What I learned, as someone once told me, is that work-life balance doesn’t necessarily exist. Sometimes, your work will pull on you more, and you will need to focus more on your work. Sometimes, your home life will pull on you more, and you must focus more on that. So it’s about work-life harmony, depending on your attention.

CFW: Women also face a gender pay gap. What do you recommend we do to address that?

Antonio: I’ll share a personal story. When I first received a promotion to the executive role, I was going to accept the offer and be happy with it. And I had a friend who said, “You need to ask for more money. You need to be confident in what you can deliver, what your abilities are, and what you will do for the organization and just ask.” She also helped me write my bullet points.

But having a support system, a tribe that says, “Come on, you can do this. Believe in yourself,” was pivotal for my career to go out there and not be afraid. The first time I asked for more money, I got a no. But the second time, I got a yes.  

Often, women don’t ask for that next promotion, raise, or more money when hired–maybe because they are afraid of that no.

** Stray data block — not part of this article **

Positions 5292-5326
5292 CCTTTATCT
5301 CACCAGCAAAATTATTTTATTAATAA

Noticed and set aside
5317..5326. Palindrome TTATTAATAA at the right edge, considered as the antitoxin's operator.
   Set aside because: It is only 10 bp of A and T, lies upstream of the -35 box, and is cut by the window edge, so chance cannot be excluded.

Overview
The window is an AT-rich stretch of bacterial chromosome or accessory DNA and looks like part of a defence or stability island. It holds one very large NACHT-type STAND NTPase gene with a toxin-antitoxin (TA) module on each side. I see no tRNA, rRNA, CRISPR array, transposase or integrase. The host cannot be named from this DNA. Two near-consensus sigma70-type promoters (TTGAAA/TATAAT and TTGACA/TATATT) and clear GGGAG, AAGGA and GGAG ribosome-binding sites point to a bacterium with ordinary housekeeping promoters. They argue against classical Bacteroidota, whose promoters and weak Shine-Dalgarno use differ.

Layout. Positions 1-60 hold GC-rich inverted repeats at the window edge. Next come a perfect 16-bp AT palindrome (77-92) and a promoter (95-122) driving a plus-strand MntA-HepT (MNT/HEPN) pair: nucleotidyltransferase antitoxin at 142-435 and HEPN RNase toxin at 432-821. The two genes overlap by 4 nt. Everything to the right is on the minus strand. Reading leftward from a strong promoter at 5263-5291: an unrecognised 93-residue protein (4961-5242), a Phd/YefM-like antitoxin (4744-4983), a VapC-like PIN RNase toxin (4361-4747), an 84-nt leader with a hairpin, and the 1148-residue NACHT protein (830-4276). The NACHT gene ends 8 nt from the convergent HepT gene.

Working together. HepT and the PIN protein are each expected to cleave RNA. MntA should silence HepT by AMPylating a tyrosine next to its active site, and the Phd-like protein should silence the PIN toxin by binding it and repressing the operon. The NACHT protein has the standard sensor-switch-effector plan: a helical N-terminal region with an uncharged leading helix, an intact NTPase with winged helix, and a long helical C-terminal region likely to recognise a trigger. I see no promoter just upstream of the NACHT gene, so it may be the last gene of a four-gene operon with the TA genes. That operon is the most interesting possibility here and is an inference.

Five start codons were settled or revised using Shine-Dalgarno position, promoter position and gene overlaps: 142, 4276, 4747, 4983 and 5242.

But I tell all women to have another female confidant, someone you can either vent to or, in your networks, a support system. Having a strong support network of other strong females in my life has really helped me navigate my career, and that really fuels my desire to give back to others, as well.

CFW: That’s a lovely way to put it. As we end, I wonder if you can offer some quick practical advice for managing their finances. 

Antonio: I would say three things: Get advice from a professional financial advisor.  Leverage the free digital tools to help you plan for the future. Look into a retirement program. And if your company matches 401k, take advantage of it!

Angela Antonio is the Small Business Region Executive for the Los Angeles Region. She leads a team of Small Business Banker Managers responsible for executing local strategies and tactics that drive client experience, client relationships, and operational excellence.